Fatalities by region (previous two years in brackets):
Northland: 6 (6, 7). Auckland: 12 (6, 10). Waikato: 6 (2, 5). Tauranga-Western Bay of Plenty: 1 (2, 5). Taupo-Eastern Bay of Plenty: 4 (2, 5)
Taranaki: 0 (3, 1). Hawkes Bay-East Coast: 5 (3, 5). Manawatu-Whanganui: 4 (3, 3). Hutt-Wairarapa: 2 (1, 1). Wellington-Kapiti: 4 (1, 1). Nelson-Marlborough: 2 (3, 4). Canterbury-West Coast: 12 (8, 11). Otago: 4 (4, 3)
Southland: 3 (3, 1).
2005-06 Fatalities by type of work (previous two years in brackets):
Industrial/commercial: 26 (16, 30). Agriculture: 17 (24, 15). Construction: 14 (5, 6). Forestry: 7 (1, 9). Mining/quarrying: 1 (1, 2)

This category covers fatalities in a wide variety of activities, ranging from trucking, cleaning, factory and wharf work to retail and healthcare work. Industrial and commercial workplaces were the scene of most fatal accidents in 2005-06, with 26 deaths. The most common causes were being crushed by machinery or equipment, and falls from height.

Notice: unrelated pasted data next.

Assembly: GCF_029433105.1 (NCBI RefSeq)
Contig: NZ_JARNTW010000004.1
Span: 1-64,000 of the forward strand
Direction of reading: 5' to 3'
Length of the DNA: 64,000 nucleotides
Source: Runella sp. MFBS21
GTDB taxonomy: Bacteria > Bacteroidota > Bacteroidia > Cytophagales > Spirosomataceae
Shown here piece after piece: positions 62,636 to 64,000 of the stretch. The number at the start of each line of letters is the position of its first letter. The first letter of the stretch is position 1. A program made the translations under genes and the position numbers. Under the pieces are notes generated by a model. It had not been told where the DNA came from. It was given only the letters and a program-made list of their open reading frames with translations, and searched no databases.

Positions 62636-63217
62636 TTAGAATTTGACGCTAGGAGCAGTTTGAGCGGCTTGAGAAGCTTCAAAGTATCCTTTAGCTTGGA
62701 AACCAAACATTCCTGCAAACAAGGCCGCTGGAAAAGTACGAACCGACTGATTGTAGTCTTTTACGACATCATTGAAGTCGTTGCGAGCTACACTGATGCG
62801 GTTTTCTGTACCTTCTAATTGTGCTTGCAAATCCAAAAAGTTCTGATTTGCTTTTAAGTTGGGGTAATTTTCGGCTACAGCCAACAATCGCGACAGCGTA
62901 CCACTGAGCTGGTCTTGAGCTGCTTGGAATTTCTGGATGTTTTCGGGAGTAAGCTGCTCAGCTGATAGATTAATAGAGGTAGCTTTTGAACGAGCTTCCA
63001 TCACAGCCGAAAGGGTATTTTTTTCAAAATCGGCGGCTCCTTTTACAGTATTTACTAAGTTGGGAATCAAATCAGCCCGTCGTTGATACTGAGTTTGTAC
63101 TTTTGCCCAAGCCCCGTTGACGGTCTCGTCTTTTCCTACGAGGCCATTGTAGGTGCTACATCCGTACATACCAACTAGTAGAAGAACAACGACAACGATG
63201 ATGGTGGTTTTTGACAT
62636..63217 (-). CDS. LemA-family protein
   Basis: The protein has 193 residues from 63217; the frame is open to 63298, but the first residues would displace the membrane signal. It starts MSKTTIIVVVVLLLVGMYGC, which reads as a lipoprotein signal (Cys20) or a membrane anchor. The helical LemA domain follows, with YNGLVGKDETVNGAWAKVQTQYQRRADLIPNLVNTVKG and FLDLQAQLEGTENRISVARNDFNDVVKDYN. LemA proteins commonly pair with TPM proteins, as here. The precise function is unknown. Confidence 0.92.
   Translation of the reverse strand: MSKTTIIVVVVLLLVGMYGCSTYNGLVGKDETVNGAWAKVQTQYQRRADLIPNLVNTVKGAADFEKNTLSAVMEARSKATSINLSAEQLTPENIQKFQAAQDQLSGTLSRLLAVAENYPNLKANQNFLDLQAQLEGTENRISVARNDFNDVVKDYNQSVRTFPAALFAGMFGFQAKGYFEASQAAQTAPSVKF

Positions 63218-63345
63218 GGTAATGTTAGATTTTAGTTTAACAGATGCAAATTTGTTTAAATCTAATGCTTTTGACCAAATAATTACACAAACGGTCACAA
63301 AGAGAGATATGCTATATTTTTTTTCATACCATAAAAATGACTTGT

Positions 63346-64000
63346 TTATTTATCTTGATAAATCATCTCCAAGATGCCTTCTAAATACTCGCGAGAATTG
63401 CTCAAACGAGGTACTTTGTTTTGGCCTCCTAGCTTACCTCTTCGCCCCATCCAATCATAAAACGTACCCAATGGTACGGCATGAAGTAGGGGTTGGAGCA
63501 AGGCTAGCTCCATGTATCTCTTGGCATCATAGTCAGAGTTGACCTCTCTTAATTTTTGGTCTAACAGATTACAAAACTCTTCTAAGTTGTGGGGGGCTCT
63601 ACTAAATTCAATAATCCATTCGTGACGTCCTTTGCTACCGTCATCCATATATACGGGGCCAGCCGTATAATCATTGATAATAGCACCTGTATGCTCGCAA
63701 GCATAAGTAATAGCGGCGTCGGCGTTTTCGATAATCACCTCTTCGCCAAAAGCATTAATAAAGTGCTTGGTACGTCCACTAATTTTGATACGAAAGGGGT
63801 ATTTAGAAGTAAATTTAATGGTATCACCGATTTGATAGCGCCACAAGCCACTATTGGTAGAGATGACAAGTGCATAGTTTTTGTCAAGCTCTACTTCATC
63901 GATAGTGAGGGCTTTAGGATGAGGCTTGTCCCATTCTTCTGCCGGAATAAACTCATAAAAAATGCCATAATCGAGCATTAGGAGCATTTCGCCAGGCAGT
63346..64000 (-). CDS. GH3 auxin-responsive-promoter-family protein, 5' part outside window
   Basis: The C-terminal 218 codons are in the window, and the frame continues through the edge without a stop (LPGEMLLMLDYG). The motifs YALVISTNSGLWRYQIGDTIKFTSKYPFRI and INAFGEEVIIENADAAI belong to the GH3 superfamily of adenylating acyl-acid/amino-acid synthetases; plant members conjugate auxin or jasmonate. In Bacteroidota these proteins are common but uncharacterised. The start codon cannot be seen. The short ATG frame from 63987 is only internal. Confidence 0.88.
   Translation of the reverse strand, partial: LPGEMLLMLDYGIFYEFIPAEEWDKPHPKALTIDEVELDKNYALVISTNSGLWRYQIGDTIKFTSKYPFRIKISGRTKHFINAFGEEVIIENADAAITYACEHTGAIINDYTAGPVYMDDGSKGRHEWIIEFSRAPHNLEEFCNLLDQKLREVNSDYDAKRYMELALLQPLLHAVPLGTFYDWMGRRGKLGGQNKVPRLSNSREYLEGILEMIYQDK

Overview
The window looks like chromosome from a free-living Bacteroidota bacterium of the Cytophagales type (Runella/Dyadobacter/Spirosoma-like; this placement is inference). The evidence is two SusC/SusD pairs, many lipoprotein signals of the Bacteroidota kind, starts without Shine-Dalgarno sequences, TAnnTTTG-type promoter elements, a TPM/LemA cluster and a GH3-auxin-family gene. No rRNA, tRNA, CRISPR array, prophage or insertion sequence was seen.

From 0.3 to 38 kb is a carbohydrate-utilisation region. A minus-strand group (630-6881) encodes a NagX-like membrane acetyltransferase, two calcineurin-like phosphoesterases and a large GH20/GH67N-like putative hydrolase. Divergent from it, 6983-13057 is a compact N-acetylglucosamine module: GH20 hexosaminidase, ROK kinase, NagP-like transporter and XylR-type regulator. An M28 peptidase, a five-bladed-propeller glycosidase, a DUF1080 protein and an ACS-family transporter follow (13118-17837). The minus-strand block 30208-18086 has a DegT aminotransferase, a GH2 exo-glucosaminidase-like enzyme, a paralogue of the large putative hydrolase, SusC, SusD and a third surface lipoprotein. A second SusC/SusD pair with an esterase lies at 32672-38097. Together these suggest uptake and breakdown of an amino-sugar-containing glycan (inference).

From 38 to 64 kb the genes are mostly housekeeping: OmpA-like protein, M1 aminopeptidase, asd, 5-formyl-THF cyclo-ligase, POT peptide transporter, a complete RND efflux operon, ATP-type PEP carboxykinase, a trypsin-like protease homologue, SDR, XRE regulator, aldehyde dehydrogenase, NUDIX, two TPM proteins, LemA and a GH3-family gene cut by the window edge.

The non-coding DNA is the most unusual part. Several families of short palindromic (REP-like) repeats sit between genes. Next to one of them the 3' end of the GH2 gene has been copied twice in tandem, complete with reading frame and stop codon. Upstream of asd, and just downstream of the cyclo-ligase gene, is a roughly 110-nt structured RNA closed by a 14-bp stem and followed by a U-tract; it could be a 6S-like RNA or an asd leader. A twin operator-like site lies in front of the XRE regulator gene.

Agriculture, which accounted for 24 fatal accidents in 2004-05, recorded 17 deaths to the end of June 2006. Vehicle and machinery rollovers were the most typical accident, with 12 deaths resulting from workers being run over or crushed.

Construction recorded a large increase in fatalities over the previous year, against a backdrop of continued strong jobs growth in this sector. Fourteen workers were killed in 2005-06, compared with five in 2004-05. Falls from height were responsible for seven deaths, machinery rollovers accounted for four deaths, and two men were electrocuted.

Seven forestry workers lost their lives in the year to June 2006, compared with one the previous year. Crushing injuries were responsible for five of the deaths.

One fatal accident in the mining industry was recorded in 2005-06 – the first mining fatality in four years.